Learning management lessons from soccer's bosses
By Keith Weir
LONDON (Reuters) - New Manchester United manager David Moyes was so keen to study top soccer teams that he drove himself around France in a hire car during the 1998 World Cup, sleeping in the vehicle when cash was tight.
Such determination helped Moyes to establish himself as one of the top managers in the English Premier League. He took charge of champions United in June, facing the daunting challenge of replacing Alex Ferguson, the most successful manager in the history of English soccer.
Moyes and his fellow Scot Ferguson give insights into their methods and motivation in a new book that combines sporting anecdote with practical tips for business leaders.
Author Mike Carson, a business consultant and Manchester City fan, interviewed the team bosses whose management skills, ability to withstand stress and tactical acumen are tested before a global audience of hundreds of millions every weekend.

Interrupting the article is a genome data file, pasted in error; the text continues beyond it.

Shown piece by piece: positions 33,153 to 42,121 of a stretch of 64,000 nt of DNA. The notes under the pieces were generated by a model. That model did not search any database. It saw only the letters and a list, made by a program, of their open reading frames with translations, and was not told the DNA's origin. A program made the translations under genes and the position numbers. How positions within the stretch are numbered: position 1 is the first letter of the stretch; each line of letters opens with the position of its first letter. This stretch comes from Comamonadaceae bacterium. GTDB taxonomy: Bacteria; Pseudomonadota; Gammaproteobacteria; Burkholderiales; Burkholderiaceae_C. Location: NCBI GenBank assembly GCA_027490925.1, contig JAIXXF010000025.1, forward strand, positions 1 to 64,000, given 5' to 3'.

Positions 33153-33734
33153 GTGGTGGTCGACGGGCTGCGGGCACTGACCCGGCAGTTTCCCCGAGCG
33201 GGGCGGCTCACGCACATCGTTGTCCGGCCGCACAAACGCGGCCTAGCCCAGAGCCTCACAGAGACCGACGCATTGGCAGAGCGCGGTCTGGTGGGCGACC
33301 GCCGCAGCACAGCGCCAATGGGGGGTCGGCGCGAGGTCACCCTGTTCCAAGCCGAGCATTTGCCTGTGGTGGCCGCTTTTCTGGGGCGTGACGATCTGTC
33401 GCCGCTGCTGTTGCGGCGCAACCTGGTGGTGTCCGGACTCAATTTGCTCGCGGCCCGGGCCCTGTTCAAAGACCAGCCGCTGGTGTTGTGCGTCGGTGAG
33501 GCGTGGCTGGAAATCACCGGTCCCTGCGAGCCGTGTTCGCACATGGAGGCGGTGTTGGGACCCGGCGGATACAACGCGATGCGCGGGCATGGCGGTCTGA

Carson sets out their different approaches in "The Manager: Inside the Minds of Football's Leaders". The book is based on interviews with around 30 of the men who have made it to the top of a handsomely rewarded yet insecure and lonely profession.
Ferguson, who retired in May after more than a quarter of a century at United, fittingly gives his views in a chapter on "Creating Sustained Success".
Portugal's charismatic Jose Mourinho, now back in the English Premier League at Chelsea after managing Spanish giants Real Madrid, tackles the issue of "Handling Outrageous Talent".
Mourinho, the self-styled "Special One", shows a more humble side to his character. He recounts that he is happy to fly in economy class with his backroom staff, if necessary, allowing his players first refusal on the business-class seats. Continued...